our everyday life

Roasting a Pig on a Gas Barbecue

by Diane Watkins

While roasting a small pig on a gas grill is not an everyday task, a roast pig makes a memorable meal for a large family or holiday event. Roast pig needs to be cooked slowly over indirect, low heat. The natural fat layer on the pig melts and drips away, constantly basting the meat and leaving it tender and juicy. You will spend your day tending the pig, so plan easy sides to accompany it.

Buying the Pig

You probably won’t find a whole pig in your neighborhood supermarket. Some ethnic markets carry them, but you may need to order your pig at least a week in advance. You will need approximately 1 to 1 ½ pounds of raw pig per serving. Consider the size of your grill. A small grill calls for a smaller pig, 30 to 40 pounds at most. A larger grill should be able to handle up to 75 pounds.

Preparing the Pig

Have your butcher dress the hog for you, butterflying it to lie flat. Inspect the pig skin, shaving or burning off any stray hairs. Wash the skin thoroughly with water, rub the cavity with vegetable oil then season inside and out with salt and pepper or your favorite rub. You can also stuff the cavity with onions, garlic and fresh herbs along with or instead of the rub. Mold foil around the ears and tail to prevent them from burning.

Marinating the Pig

Some cooks prefer to inject or baste the meat with a marinade or sauce, while others reject marinades, preferring the natural flavor of the meat. If you choose to marinate, coat the meat inside and out the day before cooking and seal it in a food grade plastic bag. Place the pig in a cooler with ice and keep it cold overnight. A good marinade for pork is made using oil, apple or other fruit juice, water and flavoring ingredients such as garlic, onion, pepper and herbs. You can experiment with flavors that you enjoy or purchase a commercial marinade, if you choose to use one.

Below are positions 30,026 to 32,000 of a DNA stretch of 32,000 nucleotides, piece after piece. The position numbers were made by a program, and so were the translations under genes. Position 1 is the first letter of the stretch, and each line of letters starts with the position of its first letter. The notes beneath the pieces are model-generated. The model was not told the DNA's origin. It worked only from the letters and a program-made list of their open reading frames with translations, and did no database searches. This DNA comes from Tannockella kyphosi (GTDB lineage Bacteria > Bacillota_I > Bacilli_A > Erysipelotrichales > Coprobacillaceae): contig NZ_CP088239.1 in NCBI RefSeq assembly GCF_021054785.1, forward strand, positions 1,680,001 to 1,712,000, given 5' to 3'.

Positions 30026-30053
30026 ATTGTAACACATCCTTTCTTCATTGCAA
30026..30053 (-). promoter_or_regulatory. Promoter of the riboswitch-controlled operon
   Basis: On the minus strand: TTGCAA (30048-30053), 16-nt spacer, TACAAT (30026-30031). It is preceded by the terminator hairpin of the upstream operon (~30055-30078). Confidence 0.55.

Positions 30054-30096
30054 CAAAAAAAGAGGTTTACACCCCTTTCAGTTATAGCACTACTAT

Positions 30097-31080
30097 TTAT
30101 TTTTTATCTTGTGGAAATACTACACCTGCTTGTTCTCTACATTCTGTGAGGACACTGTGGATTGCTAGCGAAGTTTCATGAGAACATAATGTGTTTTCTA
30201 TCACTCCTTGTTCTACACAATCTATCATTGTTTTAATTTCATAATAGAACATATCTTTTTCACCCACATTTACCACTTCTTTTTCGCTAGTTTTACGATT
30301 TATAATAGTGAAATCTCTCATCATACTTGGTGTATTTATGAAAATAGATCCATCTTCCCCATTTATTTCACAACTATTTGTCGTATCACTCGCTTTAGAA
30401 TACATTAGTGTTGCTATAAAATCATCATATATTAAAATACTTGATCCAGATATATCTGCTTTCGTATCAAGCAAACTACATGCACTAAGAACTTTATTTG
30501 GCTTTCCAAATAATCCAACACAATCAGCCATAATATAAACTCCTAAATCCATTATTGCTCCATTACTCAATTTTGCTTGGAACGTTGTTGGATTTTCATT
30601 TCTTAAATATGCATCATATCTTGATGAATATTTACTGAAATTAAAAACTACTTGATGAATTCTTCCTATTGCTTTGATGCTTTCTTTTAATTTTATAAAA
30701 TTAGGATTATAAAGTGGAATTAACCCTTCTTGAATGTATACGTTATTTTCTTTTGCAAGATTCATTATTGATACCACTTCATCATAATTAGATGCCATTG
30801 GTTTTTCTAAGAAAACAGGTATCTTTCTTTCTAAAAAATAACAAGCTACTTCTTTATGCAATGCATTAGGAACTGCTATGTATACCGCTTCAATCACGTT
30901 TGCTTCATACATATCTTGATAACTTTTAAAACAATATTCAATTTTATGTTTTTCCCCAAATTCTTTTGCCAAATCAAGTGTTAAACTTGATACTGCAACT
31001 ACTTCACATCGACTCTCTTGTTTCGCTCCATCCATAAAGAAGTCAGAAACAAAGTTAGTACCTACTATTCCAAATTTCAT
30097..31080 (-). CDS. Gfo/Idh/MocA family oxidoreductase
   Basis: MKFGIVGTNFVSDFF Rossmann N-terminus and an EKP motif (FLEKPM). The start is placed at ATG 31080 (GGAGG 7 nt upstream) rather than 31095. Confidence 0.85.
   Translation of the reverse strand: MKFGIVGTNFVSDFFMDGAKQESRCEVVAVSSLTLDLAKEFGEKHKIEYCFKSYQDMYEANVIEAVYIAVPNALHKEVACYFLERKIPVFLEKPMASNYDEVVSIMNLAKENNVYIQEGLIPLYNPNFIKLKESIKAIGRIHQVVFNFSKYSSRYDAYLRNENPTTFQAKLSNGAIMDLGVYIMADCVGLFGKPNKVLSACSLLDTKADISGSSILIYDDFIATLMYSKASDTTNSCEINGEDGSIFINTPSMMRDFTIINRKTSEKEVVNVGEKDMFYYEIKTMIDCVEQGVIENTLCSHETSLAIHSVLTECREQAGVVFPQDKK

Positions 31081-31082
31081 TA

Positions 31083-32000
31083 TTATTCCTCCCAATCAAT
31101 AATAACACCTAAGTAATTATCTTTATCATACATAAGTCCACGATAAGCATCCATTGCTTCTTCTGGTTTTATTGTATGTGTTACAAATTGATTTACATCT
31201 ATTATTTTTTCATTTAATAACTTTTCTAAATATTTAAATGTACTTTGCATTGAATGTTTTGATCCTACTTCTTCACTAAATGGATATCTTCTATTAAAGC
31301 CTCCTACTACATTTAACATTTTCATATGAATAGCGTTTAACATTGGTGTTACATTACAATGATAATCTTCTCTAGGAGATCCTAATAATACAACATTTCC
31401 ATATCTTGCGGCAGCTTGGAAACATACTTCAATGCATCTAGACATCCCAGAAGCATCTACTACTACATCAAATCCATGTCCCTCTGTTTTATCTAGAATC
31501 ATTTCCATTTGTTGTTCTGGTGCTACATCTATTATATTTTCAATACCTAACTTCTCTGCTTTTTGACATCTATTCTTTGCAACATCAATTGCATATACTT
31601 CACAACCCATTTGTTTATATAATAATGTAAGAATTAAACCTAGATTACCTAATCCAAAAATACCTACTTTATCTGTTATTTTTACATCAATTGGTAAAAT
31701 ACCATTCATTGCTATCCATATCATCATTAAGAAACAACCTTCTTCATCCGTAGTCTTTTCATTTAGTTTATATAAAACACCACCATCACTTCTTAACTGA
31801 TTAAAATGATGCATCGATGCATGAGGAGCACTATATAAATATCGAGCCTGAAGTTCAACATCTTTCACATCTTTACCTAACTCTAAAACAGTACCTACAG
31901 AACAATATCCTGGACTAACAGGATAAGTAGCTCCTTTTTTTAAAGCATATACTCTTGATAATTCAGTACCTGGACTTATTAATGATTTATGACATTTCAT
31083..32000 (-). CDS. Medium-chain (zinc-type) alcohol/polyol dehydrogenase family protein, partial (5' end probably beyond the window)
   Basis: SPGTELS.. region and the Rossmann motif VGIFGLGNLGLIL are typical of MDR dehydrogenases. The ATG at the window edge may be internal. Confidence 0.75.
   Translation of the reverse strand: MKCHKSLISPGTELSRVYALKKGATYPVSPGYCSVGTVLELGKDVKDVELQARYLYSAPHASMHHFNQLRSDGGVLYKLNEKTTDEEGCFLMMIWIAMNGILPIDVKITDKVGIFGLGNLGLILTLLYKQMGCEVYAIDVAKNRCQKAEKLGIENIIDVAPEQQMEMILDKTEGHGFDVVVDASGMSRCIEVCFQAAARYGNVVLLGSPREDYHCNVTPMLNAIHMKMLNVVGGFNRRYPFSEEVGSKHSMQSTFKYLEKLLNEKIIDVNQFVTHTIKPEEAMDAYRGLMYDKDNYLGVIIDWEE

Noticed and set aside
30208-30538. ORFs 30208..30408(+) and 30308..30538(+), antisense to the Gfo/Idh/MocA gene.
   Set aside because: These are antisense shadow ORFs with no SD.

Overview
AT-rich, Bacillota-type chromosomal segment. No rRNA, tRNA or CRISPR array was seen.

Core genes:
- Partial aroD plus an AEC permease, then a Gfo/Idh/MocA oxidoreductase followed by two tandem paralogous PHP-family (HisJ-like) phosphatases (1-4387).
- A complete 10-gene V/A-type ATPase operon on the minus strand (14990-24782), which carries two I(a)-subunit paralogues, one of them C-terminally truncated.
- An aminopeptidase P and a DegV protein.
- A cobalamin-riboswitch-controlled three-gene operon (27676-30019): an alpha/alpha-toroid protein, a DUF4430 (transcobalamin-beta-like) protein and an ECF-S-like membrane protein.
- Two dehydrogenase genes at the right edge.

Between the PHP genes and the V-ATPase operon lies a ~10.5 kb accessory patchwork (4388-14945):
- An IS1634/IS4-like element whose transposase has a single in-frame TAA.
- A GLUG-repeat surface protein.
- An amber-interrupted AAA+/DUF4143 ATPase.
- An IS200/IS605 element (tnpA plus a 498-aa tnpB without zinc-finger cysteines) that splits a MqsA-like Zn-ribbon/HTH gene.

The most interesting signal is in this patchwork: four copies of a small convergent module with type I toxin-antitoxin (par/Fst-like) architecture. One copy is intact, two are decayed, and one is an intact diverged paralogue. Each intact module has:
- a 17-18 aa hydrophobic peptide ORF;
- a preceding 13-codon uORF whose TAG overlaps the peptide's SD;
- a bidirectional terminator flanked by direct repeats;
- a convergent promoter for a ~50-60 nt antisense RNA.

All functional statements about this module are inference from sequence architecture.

Cooking the Pig

Cooking a whole pig is a slow process, so allow plenty of time. Cook the pig at 225 to 250 degrees Fahrenheit over indirect heat. Place the meat to the side of the heat source, leaving the burners directly below the meat turned off. Direct heat will cause flares and burned skin and possible fires from dripping grease. A 40-lb pig takes approximately 3 ½ hours, while a 75-lb pig needs 9 hours at 250 F. Rotate the pig continuously on a spit or carefully turn the pig over halfway through the cooking time. Remove the foil from the ears and tail during the last hour of cooking. The meat is safe to eat when the internal temperature reaches 145 F, according to the USDA, but continued cooking until the internal temperature reaches 180 F breaks down the collagen and results in more tender meat.

About the Author

Diane Watkins has been writing since 1984, with experience in newspaper, newsletter and Web content. She writes two electronic newsletters and has a Bachelor of Science degree in chemistry from Clemson University. She has taken graduate courses in biochemistry and education.

Photo Credits

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